Anti-obesity medications (AOMs), or pharmacotherapeutics, are also not covered by Medicare. These medications are increasingly recognized as an effective option for some individuals, especially those who carry significant excess weight and have not been able to lose weight through lifestyle and dietary changes alone. However, the Medicare law currently omits AOMs from the Medicare Part D prescription drug benefit program. This is due to a provision that excludes drugs labeled as “weight loss” or “weight gain” agents.

Since this Medicare Part D exclusion was created, the medical community has come a long way in understanding obesity and its far-reaching health implications. In fact, in 2013, the American Medical Association (AMA) officially recognized obesity as a disease. AOMs are not used exclusively for the purpose of shedding pounds. They serve to treat a serious chronic condition as well as its many comorbidities that can negatively impact an older adult’s well-being and lifespan, such as high blood pressure, high cholesterol, heart disease and type 2 diabetes.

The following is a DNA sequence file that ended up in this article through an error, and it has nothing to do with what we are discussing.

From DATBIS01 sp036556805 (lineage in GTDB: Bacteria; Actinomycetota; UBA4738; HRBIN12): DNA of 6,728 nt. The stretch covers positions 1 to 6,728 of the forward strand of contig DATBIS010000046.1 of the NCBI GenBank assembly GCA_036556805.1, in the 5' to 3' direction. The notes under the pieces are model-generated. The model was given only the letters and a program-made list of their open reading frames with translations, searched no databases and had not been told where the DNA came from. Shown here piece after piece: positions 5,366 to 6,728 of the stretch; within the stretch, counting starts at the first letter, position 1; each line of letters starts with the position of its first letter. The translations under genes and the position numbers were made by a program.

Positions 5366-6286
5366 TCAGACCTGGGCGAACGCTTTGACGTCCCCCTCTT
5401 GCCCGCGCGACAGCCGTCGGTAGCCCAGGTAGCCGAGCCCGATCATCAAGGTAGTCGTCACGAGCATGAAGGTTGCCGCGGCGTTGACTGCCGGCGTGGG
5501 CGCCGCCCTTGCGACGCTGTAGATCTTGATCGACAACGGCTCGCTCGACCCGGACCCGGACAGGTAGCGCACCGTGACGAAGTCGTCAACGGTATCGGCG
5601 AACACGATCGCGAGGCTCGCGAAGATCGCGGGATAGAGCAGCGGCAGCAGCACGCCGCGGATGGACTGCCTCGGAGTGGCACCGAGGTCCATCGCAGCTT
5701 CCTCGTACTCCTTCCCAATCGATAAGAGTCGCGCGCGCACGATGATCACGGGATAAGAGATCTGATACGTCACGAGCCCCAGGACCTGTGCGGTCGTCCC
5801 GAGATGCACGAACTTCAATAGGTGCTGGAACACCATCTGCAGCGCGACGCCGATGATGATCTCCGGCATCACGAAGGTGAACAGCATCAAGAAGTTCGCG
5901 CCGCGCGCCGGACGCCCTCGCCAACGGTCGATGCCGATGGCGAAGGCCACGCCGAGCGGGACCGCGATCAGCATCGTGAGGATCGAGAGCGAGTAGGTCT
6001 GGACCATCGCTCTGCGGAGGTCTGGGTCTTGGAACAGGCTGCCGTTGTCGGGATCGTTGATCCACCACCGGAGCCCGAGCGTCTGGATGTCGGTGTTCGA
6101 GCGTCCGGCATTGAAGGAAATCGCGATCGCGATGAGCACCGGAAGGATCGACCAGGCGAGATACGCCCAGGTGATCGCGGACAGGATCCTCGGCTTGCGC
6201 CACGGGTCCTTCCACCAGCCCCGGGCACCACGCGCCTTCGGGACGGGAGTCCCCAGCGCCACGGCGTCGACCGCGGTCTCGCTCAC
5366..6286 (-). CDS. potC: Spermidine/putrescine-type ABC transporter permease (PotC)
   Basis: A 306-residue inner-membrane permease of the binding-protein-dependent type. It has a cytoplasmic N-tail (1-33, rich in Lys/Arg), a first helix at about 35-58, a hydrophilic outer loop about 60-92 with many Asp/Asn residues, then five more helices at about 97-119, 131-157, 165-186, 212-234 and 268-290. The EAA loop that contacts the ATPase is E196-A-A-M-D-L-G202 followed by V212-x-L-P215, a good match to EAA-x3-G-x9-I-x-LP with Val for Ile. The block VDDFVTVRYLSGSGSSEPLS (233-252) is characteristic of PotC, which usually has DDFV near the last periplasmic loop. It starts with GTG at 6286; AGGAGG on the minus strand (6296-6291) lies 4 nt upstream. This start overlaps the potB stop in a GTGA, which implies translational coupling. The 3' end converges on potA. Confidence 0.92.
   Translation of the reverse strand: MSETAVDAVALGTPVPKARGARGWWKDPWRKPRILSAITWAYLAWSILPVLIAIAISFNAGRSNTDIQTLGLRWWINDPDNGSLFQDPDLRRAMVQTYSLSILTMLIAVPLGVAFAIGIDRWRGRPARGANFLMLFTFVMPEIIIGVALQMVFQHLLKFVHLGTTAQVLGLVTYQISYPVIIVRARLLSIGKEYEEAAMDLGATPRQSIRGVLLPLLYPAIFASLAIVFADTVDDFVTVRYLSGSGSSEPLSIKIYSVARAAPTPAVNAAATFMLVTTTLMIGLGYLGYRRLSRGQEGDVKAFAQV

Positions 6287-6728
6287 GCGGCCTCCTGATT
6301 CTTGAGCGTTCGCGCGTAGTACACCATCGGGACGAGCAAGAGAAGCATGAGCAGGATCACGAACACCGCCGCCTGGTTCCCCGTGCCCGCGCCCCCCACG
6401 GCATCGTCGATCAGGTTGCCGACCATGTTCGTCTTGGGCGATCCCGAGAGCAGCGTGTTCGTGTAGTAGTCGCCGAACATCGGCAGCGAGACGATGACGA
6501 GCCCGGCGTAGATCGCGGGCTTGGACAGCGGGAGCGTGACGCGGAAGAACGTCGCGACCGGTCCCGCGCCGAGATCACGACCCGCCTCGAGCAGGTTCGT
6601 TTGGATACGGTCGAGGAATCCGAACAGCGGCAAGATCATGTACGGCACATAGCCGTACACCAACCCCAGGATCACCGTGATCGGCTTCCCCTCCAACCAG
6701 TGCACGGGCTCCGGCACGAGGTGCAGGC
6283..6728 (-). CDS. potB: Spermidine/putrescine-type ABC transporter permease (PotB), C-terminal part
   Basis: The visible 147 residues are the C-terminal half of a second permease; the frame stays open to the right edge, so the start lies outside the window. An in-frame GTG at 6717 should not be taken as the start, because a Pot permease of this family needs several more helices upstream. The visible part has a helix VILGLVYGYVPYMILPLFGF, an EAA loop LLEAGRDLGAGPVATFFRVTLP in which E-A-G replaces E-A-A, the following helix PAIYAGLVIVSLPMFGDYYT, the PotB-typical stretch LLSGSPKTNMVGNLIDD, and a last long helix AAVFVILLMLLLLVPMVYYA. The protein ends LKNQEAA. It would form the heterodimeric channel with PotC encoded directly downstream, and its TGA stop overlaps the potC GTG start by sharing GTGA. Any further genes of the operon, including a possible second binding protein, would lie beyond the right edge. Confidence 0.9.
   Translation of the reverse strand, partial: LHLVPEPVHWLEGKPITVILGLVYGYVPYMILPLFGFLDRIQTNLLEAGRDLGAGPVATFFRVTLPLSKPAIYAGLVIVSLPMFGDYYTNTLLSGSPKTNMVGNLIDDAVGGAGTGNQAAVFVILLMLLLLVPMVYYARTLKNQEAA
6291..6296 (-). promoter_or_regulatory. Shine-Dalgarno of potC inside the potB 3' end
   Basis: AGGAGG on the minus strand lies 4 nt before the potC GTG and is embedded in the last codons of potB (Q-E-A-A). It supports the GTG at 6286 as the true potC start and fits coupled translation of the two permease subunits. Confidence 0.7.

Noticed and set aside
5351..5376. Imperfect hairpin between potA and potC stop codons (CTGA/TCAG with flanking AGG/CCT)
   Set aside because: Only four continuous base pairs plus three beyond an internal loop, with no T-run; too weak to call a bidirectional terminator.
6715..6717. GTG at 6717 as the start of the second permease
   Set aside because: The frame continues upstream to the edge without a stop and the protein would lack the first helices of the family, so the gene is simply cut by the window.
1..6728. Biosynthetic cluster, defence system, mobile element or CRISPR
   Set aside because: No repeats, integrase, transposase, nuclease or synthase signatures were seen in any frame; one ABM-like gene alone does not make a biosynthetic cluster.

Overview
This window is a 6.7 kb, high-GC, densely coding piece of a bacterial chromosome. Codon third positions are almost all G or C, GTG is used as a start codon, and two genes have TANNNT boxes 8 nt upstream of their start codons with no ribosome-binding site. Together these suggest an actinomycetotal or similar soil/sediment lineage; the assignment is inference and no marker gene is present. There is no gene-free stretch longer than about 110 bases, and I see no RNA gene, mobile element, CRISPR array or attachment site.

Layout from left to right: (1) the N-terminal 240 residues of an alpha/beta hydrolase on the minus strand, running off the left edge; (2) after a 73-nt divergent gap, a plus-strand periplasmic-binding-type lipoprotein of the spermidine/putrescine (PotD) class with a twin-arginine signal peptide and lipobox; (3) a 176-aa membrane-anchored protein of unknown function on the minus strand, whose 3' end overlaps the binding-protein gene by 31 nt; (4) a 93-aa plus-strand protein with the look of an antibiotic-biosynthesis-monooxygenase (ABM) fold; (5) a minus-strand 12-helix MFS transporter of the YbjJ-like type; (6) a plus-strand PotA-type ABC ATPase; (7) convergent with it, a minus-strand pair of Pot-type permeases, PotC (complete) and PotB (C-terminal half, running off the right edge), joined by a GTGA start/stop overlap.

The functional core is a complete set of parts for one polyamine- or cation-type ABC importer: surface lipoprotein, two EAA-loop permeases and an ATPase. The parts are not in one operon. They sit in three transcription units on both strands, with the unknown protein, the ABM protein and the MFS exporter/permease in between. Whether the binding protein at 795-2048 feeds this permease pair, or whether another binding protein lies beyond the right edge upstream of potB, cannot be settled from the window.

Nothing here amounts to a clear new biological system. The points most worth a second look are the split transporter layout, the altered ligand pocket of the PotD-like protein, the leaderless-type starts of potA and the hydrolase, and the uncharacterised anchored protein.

Drug therapy is a key treatment component for certain groups of older adults living with obesity. It can be used to complement other treatment approaches covered by Medicare and enhance the individual’s success. Medicare’s non-coverage of AOMs creates a gap in the continuum of care. It also limits treatment choices for beneficiaries, which can pose challenges for patients with low income.4

Expanding Medicare Coverage for Adults With Obesity

Including FDA-approved medications and other anti-obesity treatments in Medicare coverage would help more older adults actively manage their weight and reduce their health risks. Providing access to diverse therapy options is an essential part of equitable, person-centered care delivery. Certain advocacy groups, such as the Obesity Action Coalition (OAC), are currently working on legislation to broaden access to treatment options for Medicare beneficiaries affected by obesity. For example, the Treat and Reduce Obesity Act (TROA) is a bipartisan bill designed to enable CMS to clarify that FDA-approved anti-obesity medications may be covered under Part D.